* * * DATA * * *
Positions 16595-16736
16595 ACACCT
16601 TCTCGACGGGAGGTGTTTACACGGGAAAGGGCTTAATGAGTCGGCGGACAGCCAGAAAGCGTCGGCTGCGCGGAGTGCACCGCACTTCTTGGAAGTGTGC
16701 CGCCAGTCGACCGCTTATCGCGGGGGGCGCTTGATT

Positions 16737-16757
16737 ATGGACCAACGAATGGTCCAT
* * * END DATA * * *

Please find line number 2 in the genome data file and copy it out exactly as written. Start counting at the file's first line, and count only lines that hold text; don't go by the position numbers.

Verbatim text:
16595 ACACCT